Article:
Pregnant with her third child and fearing for her own safety, Margaret fled Scotland and moved to Scotland Yard in London, by her brother Henry’s invitation. After a year of living in England, by the time England, France and Scotland made a new alliance, Margaret returned to Scotland. However, her second husband Angus, as it turned out, had been living with his former lover all that time – on Margaret’s money. She asked Henry VIII for a divorce, which he opposed.

Angered by the inability to dissolve her own marriage, Margaret sided with Albany – the two worked cooperatively and ruled Scotland, while her husband was in exile. However, soon Margaret took the reins in her own hands: at the age of twelve her son James V became king of Scotland and ruled the country, advised by his mother above all.

A year later, however, the tables turned once again. Her husband Angus became regent, and James was in his custody. Only in 1527, two years later, Margaret finally obtained the Pope’s permission to divorce Angus and re-married, and in 1528 James V reclaimed his crown. Margaret’s new marriage was not so happy once again because of her new husband’s greed for her money and other women, and she wanted to divorce him as well, yet nothing came of it.

She did not make a will when she died, as she expected to recover from disease. Before her death she sent for her son and wished for him to reconcile with Angus – however, the two never did.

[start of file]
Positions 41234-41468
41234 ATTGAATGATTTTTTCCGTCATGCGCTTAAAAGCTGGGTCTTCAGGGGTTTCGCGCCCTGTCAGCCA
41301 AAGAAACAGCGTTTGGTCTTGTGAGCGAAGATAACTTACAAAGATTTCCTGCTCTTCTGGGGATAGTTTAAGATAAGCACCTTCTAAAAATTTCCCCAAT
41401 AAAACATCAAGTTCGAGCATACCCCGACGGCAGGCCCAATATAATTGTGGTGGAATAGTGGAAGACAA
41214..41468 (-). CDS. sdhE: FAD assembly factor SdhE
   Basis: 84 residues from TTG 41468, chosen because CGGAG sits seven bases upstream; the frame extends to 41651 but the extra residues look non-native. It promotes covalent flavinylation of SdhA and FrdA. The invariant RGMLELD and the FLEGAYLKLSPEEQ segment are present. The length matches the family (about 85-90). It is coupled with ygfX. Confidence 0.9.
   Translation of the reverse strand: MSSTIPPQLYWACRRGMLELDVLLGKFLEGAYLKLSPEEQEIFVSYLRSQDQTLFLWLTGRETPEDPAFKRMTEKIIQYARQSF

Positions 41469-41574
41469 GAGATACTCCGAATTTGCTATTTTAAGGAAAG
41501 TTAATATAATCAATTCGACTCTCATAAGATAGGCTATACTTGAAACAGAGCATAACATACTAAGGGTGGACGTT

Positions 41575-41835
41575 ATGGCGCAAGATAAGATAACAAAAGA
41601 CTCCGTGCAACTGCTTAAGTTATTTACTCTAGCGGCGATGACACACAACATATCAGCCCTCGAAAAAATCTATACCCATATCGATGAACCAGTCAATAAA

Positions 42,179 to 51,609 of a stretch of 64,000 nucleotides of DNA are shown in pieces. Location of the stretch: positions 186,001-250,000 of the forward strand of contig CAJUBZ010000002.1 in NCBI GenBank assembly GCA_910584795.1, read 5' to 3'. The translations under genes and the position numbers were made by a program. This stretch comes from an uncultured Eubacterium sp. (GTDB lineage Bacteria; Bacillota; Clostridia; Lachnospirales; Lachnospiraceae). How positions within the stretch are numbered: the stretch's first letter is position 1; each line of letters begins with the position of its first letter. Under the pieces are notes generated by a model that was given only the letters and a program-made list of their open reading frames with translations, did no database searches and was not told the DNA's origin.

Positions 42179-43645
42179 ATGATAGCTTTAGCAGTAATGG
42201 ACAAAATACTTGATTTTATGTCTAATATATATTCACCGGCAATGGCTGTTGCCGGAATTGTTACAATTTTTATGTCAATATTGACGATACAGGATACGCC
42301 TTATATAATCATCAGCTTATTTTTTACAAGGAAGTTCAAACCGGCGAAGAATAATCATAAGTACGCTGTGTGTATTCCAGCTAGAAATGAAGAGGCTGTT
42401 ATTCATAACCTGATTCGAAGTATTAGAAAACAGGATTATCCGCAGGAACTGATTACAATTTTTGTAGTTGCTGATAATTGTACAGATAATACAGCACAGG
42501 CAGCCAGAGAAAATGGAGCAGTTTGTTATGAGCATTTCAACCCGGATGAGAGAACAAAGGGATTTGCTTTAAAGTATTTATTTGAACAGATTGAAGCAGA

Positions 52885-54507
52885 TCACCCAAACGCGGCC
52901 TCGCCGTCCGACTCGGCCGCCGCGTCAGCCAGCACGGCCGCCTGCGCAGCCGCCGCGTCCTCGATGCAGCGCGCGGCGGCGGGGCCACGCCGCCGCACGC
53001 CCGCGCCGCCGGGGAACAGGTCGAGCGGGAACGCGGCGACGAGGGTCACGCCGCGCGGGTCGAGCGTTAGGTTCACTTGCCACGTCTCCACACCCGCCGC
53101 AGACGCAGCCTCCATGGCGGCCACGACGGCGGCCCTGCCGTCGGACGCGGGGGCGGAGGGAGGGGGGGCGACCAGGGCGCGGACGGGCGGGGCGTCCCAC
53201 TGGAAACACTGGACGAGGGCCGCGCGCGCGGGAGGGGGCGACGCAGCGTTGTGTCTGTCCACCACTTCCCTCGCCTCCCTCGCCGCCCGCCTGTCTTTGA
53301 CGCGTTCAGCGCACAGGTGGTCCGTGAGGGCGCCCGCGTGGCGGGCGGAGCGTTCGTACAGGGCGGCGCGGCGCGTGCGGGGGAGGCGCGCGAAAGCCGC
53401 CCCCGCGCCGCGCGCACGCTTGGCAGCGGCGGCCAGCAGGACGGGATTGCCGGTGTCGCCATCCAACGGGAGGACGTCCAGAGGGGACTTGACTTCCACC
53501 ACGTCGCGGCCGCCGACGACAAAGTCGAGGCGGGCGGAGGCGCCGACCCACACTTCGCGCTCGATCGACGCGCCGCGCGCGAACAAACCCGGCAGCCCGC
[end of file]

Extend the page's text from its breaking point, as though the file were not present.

Is princess Margaret from The Tudors similar to the real one?

In some ways, one can definitely draw some parallels between the two – both remarried after their royal husbands’ deaths, and for both the decisions ended with disgrace and exile. They are both strong-willed and ruled by their hearts when it came to marriage.

Was it a wise decision to change her character in the show?

For its complexity in politics, three marriages and attempts to divorce her husbands, Margaret definitely could compete with Henry’s own affairs – and probably outshine him as a scandalous ruler, as in 16th century women in general were frowned upon for seeking divorce, especially royals.

However, when the show is ambitiously called The Tudors, it seems unfair to follow closely only one of them – yes, Henry VIII is the most well-known Tudor in history, followed closely by his daughters, but the show attempted to cover many, many characters – More, Cromwell, Wolsey and Cranmer, Gardiner and Brandon, yet decided to dismiss Henry’s own sisters – whose political and private lives had a major impact on the course of history for England, as it turned out later. The politics and royal connections of that time are hard to crack in one show, of course… However, Margaret Tudor certainly deserved way more than what she received within the tv series restraining plot line. She was a ruler and a politician in her own right, and probably deserves a mini series of her own.

Advertisements

I'm a lover of all things Tudor, and historical - fiction or fact. My aim is to bring together writers of all calibers to share their work with like minded people!

Leave a Reply